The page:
My portfolio has a number of rare images of the inner Simpson Desert, which according to notes I have read is 178,000 sq km’s.
A search on “Simpson Desert” will bring up most of my desert images. These images show areas of the Simpson only seen by a small number of adventurous travelers.
We have had great times combining photography and 4 wheel driving.. These trips have been described in 4×4 publications as “Hardcore Touring”
Our small group along with our specially prepared 4 wheel drives have made two crossings over 2 years of the wilderness areas of the Simpson Desert.
There is an established route that is easily followed that can be found at the south end of the desert. This east west route was blazed by early oil exploration companies. Known as the French Line after French Petroleum,and the QAA Line, we consider this the “popular tourist” route as you are likely to pass another oncoming traveler in the course of a week.
Our trips were “cross country” without any track to follow, however the Hay River route has now become more readily defined, but is still one of the most remote wilderness areas to travel in Australia
The first trip was the Hay River which took us through the North Simpson Desert,via Lake Caroline and up to Batton Hill.
The second was a west to east starting at Old Andado Station crossing the desert following the Madigan Line using GPS co ordinates. Cecil Madigan in 1939 crossed this section of the desert by camel undertaking a scientific exploration.
The Simpson Desert features parallel sand hills running roughly north south, that can be hundreds of km’s in length.
These sand hill are around 30mt high, with the top section being the “live” top that moves and shapes in the winds.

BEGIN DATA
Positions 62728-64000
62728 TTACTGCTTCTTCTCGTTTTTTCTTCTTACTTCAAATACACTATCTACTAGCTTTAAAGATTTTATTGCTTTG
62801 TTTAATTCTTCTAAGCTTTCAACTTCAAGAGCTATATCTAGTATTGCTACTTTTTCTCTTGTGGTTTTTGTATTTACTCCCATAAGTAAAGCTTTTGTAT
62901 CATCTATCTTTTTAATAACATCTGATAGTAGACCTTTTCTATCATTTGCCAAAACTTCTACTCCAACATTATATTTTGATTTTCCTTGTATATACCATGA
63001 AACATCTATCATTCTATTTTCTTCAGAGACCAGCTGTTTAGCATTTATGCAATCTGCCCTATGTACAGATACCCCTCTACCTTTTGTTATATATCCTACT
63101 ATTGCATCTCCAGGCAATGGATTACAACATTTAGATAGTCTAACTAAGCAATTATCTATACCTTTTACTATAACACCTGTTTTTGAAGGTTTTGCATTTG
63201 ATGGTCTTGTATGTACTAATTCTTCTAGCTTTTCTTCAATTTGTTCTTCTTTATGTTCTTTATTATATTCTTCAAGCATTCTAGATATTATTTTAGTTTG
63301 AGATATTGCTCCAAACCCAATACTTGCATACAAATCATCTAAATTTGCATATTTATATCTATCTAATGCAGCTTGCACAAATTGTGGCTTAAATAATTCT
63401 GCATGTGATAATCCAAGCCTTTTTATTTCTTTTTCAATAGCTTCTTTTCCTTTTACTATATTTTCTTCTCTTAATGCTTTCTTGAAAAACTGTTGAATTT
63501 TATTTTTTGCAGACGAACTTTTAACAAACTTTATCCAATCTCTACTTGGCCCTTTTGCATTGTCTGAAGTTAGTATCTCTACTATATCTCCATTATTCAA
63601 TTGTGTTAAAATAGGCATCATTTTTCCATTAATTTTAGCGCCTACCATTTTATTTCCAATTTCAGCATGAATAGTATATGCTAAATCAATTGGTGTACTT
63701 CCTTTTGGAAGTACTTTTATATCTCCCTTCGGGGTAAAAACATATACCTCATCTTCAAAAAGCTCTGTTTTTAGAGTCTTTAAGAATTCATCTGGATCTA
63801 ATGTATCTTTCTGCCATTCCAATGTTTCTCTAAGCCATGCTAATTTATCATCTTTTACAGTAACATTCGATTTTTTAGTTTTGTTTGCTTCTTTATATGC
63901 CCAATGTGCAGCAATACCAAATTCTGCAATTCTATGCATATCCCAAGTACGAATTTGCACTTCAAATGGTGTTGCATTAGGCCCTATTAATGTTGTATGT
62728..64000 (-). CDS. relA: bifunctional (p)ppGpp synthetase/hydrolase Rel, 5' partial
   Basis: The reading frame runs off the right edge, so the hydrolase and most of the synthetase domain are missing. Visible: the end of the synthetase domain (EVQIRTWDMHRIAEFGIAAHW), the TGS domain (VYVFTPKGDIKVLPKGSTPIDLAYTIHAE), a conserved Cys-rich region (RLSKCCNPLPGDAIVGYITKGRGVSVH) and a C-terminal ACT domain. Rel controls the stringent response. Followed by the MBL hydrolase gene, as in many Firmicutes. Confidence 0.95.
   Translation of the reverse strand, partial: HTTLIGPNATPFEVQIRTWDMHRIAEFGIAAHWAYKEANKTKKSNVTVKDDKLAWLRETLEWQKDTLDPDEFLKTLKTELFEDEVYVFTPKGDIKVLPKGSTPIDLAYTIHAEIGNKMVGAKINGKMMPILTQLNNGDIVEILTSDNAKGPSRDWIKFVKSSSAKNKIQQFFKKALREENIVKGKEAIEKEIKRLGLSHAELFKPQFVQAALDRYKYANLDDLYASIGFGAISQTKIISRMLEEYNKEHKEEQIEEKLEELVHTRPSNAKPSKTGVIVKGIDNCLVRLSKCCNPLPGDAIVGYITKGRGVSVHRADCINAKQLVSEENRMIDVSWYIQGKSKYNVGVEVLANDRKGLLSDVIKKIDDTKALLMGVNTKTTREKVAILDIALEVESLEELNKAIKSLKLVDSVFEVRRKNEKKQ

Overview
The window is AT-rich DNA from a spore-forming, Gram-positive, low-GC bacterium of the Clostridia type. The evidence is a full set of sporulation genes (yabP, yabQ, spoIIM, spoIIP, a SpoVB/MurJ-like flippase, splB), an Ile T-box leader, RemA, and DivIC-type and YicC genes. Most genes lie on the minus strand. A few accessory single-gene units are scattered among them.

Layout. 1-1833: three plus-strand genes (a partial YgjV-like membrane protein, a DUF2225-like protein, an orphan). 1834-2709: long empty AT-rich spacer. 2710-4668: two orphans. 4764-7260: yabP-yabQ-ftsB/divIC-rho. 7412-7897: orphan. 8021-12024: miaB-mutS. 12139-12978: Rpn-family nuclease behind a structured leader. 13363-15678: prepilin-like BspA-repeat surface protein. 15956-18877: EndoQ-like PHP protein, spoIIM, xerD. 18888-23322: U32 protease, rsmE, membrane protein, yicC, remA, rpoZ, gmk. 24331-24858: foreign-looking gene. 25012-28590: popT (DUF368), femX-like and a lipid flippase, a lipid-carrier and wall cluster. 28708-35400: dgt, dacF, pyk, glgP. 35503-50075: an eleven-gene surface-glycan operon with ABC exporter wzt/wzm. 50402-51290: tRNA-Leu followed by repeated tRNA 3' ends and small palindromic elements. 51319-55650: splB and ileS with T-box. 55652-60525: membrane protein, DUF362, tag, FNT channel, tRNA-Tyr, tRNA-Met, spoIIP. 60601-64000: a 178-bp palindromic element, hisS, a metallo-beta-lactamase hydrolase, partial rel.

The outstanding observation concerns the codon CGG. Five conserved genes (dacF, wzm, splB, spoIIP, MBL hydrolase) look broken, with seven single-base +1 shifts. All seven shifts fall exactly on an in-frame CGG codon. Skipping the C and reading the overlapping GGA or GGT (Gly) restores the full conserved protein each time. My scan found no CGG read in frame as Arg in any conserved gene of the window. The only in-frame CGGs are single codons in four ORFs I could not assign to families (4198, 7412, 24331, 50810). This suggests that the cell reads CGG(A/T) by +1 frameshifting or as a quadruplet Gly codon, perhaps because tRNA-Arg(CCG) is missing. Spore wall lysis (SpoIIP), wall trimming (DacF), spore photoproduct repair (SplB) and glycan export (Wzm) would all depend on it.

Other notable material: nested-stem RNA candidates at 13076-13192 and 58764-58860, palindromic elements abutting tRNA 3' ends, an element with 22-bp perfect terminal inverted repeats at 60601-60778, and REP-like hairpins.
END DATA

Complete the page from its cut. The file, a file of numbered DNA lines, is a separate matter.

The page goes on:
The rich red sand is very smooth and soft, very powder like and it’s rich colour varies in changing light from red, redy brown to iridescent orange.
These sandhill or dunes are roughly half a km apart, with a spinifex valley in between. The Simpson has 1,100 of these sandhills running across it north to south. Traveling west to east we have crossed every one of these.
The Hay River flows after seasonal rains and is a ribbon of green life from north to south through the middle of the desert.
These cross country trips were very arduous, some days only covering 50km. We had to be totally self sufficient, and as an example we carried 110lt of water and 420lt of fuel.
We also undertook the trip on the understanding that if any of our vehicles could not be kept operational due to major part failure, that the unit would be left behind and another special recovery trip made later with the required parts and team members. This meant each member had to budget for a $5,000 recovery operation should it be needed. Towing out a failed vehicle would only result in serious damage and to the tow vehicle and result in 2 vehicles being not operational.
Our group is known as LCOOL. LandCruiser Owners On Line and all our trips and meeting points are arranged on the internet.